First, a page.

Just over a decade ago, we published an article in the Emory Law Journal titled The Strange Success of Tort Reform, which was inspired by our interest in the possible connection between tort reform and the declining number and rate (per 1000 population) of tort cases. Since that article¿s publication, there has been considerable and continuing distress about the apparent demise of the civil jury trial. In this Article we revisit our earlier argument about tort reform¿s strange success with this concern in mind. In doing so, we agree¿to an extent¿with those skeptical about a decline in the number of jury trials. At least in terms of auto accident cases¿the most prevalent kind of tort case and the type of case that accounts for a large proportion of jury trials¿it is not that jury trials are vanishing, it is the cases themselves. We think the important question is more about whether there is something affecting the number of cases that come into the civil justice system, rather than just how they leave it.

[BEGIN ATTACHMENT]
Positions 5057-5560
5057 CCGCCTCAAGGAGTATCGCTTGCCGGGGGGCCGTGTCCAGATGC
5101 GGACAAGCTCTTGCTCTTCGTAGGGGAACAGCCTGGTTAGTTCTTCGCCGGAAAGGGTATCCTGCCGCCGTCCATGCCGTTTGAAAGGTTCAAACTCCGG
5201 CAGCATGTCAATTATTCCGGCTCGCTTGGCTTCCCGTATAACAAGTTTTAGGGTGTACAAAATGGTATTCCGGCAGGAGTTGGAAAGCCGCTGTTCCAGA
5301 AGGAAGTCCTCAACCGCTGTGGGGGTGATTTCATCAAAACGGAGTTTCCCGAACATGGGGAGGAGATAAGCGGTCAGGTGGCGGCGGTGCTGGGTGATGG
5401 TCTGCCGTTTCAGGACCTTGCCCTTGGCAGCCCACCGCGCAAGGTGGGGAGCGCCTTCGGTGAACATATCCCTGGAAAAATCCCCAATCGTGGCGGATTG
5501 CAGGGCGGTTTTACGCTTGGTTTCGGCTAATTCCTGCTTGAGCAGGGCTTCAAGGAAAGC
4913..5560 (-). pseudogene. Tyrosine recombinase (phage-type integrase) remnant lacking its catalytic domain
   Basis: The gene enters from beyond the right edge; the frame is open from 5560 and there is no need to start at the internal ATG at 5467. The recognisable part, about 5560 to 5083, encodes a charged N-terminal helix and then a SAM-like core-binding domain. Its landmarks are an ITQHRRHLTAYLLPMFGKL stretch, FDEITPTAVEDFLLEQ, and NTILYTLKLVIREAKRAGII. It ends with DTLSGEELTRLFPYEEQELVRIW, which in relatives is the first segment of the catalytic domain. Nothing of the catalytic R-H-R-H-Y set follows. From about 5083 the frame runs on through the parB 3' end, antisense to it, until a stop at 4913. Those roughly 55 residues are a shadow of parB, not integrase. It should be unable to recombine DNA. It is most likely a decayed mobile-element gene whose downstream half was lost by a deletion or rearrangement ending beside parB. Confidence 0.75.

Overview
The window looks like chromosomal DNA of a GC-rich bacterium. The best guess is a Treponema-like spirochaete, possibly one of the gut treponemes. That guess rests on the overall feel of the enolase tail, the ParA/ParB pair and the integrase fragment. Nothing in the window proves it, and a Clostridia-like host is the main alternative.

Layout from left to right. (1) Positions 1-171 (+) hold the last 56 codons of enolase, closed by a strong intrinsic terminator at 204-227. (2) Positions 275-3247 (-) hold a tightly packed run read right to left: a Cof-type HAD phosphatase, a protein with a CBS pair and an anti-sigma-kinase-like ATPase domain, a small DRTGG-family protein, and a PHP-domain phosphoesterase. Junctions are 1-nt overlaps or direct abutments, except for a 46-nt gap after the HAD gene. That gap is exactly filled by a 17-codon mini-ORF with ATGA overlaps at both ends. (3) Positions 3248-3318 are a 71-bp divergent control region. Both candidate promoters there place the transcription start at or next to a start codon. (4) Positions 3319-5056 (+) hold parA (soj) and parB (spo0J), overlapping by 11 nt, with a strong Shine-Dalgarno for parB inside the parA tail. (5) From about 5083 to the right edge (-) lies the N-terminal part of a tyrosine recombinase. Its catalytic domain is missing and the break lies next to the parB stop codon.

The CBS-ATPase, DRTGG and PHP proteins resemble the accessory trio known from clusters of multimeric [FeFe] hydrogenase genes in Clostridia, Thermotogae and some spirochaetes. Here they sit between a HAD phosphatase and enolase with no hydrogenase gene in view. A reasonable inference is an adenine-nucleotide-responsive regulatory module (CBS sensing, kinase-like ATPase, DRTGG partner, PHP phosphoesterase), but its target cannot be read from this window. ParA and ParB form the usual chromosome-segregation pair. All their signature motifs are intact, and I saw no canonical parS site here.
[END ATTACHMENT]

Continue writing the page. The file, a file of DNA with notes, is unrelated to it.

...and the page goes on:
Stephen Daniels & Joanne Martin,
Where Have All the Cases Gone? The Strange Success of Tort Reform Revisited,
Emory L. J.
Available at: https://scholarlycommons.law.emory.edu/elj/vol65/iss6/8